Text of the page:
continued relevance into the interwar years….Sèbe’s book is very good at explaining how the reputations of key imperial figures were established, and on providing the deep context to the creation of national reputations at this time.’
Stephen Heathorn, McMaster University, French History, January 2016

‘Its archival richness and its refreshing reliance on literary history make it not only a balanced, but also a finely textured, interdisciplinary piece of scholarship.’
Priyasha Mukhopadhyay, University of Oxford, Interventions International Journal of Postcolonial Studies, July 2015

‘This book is one of the (too) few attempts at comparing French and British late 19thand early 20th-century imperialisms. The relative scarcity of relevant comparative studies of modern imperialisms is understandable. Such an approach requires both proficiency in two separate national historiographies and knowledge of two very different sets of archival records. Berny Sèbe was able to overcome these obstacles in his detailed study of the development of the imperial hero from the 1870s to the late 1930s without falling into the trap of generalization or mere juxtaposition. This fruitful cultural history of colonialism focuses in particular on the connection between the advent of High Imperialism and the rise of mass culture in the last decades of the 19th century. This work—the culmination of a years-long research project supervised by John G. Darwin—was therefore logically published in ‘Studies in Imperialism’ (Manchester UP). John Mackenzie was the general editor for that series for many years. Sèbe’s examination of colonial heroes owes a great deal to his well-known works on imperial culture.’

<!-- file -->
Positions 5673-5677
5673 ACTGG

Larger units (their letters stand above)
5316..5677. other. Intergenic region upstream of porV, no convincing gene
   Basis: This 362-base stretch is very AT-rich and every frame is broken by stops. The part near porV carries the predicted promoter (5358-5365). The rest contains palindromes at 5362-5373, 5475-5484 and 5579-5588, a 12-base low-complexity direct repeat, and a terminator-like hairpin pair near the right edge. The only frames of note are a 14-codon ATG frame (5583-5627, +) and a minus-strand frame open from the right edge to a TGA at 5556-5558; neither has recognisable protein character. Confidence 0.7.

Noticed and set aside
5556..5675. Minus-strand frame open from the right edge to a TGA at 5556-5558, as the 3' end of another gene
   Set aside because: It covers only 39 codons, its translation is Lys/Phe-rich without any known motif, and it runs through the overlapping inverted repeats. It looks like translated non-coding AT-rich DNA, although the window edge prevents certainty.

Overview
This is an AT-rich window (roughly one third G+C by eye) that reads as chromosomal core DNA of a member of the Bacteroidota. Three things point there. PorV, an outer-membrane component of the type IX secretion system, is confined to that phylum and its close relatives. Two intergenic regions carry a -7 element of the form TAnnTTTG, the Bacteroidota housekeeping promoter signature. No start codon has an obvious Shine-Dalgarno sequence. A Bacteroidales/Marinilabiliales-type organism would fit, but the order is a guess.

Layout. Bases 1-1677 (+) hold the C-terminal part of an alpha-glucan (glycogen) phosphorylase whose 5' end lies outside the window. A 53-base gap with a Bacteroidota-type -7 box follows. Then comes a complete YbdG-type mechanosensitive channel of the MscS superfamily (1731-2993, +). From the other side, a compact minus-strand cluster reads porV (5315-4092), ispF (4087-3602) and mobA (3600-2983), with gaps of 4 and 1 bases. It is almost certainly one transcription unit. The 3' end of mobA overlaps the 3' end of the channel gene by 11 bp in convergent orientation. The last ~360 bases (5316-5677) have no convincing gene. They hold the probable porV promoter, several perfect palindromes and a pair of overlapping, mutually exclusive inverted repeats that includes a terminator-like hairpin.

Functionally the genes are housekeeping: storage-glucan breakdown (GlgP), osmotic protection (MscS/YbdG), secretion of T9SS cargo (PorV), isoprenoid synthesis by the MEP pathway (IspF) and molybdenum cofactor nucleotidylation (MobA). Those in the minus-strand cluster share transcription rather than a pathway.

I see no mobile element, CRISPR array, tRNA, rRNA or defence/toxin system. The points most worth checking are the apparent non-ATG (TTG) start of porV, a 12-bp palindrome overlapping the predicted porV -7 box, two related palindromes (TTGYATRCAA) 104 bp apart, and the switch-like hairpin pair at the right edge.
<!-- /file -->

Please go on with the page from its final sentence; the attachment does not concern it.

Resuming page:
Daniel Foliard, Université Paris Ouest Nanterre la Défense, Cahiers victoriens et Édouardiens 82, Autumn 2015

‘This well-researched book is an essential contribution to the history of empire and will be of great use to students and scholars of colonial history.’
Kelsey Suggitt, University of Portsmouth, Modern and Contemporary France March 2016

‘This book is a major addition to reputation studies and to imperial history. The author has clear command over the political contexts in Britain and France from the late nineteenth to the mid-twentieth century: there is much here that will provoke established scholars to think about popular imperialism and imperialist iconsin new ways. But Sèbe’s work is also accessible to those new to the field, offering, for instance, a helpful appendix of short biographies of the keyfigures he discusses. Sèbe paves the way for future research on imperial myth-making, having successfully established the importance of the heroic legend to both British and French imperial culture.’
Justin D.Livingstone, Queen’s University Belfast, HER, 556, October 2017

‘Heroic Imperialistsin Africa stands at the crossroads between imperial, cultural, publishing and even literary history. It opens new perspectives and undoubtedly deserves to be widely read.’
Daniel Follard, Cahiers victoriens et édouardiens, Vol 82, Autumn 2015